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The Ultimate Guide to Wildlife in Antarctica

It takes a hardy animal to survive the extreme conditions of Earth’s southernmost continent. Antarctica’s interior isn’t exactly a welcoming place, and between its blistering cold and extreme conditions, it boasts barely any biodiversity. But if you venture to the right locations, the real spots to discover the wildlife in Antarctica, you’ll encounter penguins, seals, whales, marine birds, and a slew of zooplankton and microscopic prey.

The key to finding these animals? Don’t stray too far from the water. Just keep to the Antarctic Peninsula and its surrounding islands, where the temperatures are fairly mild and the wildlife is abundant.

Here’s everything you should know about Antarctic animals before you board an expedition ship.


Wildlife in Antarctica: penguins

These tuxedoed birds are one of the most popular animals on the planet, but if you’d like to encounter them in the wild, you’ll have to head south. Only one penguin species (the Galapagos penguin) lives near the equator — the others prefer chilly waters to subtropical climates.

Penguin colonies are often home to thousands of birds, but the various species tend to live in different areas of Antarctica. For example, chinstrap, gentoo, and Adélie penguins are big fans of places like the South Shetland Islands. On the other hand, emperor penguins generally prefer the pack ice of the Antarctic continent.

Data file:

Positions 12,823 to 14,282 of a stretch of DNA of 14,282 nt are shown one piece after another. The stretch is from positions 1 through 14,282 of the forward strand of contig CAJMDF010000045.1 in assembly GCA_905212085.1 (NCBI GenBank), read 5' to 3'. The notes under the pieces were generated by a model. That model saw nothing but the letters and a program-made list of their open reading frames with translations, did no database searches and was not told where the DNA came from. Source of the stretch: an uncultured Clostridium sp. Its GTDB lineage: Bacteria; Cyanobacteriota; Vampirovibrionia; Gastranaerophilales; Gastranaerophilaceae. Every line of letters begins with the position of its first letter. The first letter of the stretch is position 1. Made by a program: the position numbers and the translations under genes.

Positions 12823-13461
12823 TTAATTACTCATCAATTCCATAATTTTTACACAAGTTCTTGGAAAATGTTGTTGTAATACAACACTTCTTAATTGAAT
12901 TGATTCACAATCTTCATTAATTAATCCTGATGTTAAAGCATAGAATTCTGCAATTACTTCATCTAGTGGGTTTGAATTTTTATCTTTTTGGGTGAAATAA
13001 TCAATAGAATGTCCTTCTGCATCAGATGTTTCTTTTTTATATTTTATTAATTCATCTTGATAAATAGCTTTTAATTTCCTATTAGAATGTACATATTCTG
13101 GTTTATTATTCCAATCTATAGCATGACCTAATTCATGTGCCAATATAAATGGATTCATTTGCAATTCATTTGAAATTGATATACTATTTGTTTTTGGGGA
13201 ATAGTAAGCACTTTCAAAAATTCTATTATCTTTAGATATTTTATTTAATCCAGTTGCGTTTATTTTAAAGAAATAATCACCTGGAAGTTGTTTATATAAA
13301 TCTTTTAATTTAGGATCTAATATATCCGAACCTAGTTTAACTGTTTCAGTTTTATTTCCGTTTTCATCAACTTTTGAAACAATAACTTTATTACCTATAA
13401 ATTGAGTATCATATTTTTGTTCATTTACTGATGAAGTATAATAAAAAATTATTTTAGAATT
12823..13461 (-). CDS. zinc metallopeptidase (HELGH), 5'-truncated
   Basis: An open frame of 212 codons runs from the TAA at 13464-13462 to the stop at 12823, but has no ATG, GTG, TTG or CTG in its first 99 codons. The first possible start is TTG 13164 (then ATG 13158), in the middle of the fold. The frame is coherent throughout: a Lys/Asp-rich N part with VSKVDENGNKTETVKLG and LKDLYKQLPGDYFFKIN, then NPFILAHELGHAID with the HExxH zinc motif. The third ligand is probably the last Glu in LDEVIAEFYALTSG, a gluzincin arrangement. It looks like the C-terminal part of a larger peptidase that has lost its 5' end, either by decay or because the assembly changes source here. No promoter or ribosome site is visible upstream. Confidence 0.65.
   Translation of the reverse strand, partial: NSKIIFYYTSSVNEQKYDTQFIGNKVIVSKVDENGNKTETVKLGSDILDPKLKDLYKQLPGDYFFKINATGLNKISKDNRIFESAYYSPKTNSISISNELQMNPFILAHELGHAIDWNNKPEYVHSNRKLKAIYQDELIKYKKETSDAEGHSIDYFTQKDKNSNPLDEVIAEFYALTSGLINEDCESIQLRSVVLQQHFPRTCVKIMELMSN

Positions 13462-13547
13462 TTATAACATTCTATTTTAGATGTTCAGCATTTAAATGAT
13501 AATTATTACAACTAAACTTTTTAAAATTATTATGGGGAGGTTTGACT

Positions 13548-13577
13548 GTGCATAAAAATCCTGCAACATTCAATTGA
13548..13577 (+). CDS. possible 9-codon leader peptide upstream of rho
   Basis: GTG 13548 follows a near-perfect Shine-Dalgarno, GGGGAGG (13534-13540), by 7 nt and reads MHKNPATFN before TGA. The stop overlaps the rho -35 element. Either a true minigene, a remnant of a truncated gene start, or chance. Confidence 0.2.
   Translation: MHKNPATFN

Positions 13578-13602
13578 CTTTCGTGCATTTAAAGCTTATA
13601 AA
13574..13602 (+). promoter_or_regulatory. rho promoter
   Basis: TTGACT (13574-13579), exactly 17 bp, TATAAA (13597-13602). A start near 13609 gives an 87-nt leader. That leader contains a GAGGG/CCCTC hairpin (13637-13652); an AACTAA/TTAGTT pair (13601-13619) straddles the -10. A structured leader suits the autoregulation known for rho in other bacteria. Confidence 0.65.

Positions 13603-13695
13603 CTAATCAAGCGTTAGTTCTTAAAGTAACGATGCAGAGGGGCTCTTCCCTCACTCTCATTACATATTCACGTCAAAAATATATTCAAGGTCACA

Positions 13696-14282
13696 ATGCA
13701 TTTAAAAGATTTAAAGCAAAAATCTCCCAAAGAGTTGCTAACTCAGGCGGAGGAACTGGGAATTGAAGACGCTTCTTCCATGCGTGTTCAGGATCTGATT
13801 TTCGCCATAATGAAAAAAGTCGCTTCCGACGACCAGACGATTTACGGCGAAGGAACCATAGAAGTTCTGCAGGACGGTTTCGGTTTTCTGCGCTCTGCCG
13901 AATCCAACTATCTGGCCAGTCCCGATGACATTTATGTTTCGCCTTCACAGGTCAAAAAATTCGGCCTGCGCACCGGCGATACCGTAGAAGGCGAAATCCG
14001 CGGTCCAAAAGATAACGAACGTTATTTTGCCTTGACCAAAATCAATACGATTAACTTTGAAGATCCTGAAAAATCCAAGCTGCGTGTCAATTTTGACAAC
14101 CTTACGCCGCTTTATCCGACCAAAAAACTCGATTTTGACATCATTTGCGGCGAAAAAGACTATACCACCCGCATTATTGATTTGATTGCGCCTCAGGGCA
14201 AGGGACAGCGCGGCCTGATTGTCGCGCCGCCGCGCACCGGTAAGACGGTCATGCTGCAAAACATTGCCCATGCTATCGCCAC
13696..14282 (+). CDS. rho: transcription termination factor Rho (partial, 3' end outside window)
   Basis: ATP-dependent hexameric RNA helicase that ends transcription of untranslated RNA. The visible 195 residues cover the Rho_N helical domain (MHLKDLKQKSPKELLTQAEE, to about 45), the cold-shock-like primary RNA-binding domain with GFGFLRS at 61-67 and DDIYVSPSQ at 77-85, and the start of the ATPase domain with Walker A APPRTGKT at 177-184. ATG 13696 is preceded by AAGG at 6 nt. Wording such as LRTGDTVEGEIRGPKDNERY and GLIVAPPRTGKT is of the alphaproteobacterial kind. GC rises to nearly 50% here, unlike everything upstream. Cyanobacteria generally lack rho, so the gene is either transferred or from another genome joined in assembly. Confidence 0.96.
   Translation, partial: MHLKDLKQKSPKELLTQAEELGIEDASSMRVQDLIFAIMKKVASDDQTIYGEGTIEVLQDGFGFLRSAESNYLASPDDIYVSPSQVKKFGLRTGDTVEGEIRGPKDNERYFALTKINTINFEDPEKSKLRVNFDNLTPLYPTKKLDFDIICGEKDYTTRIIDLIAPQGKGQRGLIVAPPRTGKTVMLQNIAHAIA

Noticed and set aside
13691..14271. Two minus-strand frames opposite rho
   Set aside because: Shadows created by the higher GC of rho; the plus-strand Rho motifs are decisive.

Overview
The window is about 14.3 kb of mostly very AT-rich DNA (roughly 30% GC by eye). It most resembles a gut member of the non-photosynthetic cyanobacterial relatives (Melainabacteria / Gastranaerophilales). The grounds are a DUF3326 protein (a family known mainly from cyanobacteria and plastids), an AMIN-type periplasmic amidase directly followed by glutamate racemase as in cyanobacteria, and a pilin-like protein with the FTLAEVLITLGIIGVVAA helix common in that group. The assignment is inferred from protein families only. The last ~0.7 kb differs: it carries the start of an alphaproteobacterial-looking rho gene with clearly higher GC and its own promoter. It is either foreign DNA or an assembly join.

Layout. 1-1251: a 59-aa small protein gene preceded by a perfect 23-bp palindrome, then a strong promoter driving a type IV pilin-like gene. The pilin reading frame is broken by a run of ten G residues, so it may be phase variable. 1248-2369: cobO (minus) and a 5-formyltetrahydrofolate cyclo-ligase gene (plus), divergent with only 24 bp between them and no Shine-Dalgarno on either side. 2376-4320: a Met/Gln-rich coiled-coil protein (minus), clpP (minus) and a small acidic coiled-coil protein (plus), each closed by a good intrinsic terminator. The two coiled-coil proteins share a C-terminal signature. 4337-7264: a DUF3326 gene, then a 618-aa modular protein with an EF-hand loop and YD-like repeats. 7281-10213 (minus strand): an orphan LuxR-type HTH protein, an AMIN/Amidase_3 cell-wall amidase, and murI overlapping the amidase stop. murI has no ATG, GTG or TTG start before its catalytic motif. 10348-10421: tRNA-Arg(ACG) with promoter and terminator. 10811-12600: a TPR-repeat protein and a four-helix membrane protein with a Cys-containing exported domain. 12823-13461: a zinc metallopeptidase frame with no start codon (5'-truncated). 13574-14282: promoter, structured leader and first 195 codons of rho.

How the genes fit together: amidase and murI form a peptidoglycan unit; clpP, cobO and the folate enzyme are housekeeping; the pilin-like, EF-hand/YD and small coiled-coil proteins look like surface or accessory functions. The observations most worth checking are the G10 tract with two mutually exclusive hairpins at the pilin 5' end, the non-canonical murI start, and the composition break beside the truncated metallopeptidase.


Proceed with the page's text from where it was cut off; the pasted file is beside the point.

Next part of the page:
Let’s zoom in on Danco Island, a tiny, mountain-topped scrap of land on the Antarctic Peninsula, where you can come up close and personal with several hundred gentoo penguins. Here, along a popular stop on expeditions, the birds build their nests, lay their eggs, raise their young, waddle to the beach, dive for krill, and do their best to survive.

If you get to meet these birds, or the inhabitants of any other penguin colony, you won’t be able to help falling in love with them. But you’ll also notice something that’s not quite so endearing: penguins poop — a lot.

The ice and snow and beaches of Antarctica are often covered in penguin poop, sometimes called guano. It’s slimy and smelly, and it can be a little off-putting, but it does serve an important ecological purpose. As the penguins hunt for nutrient-rich foods in the ocean, they bring nitrogen back to land, fertilizing soil that would otherwise be barren. This process creates “invertebrate hotspots” and sustains a wider range of biodiversity than many biologists once believed possible.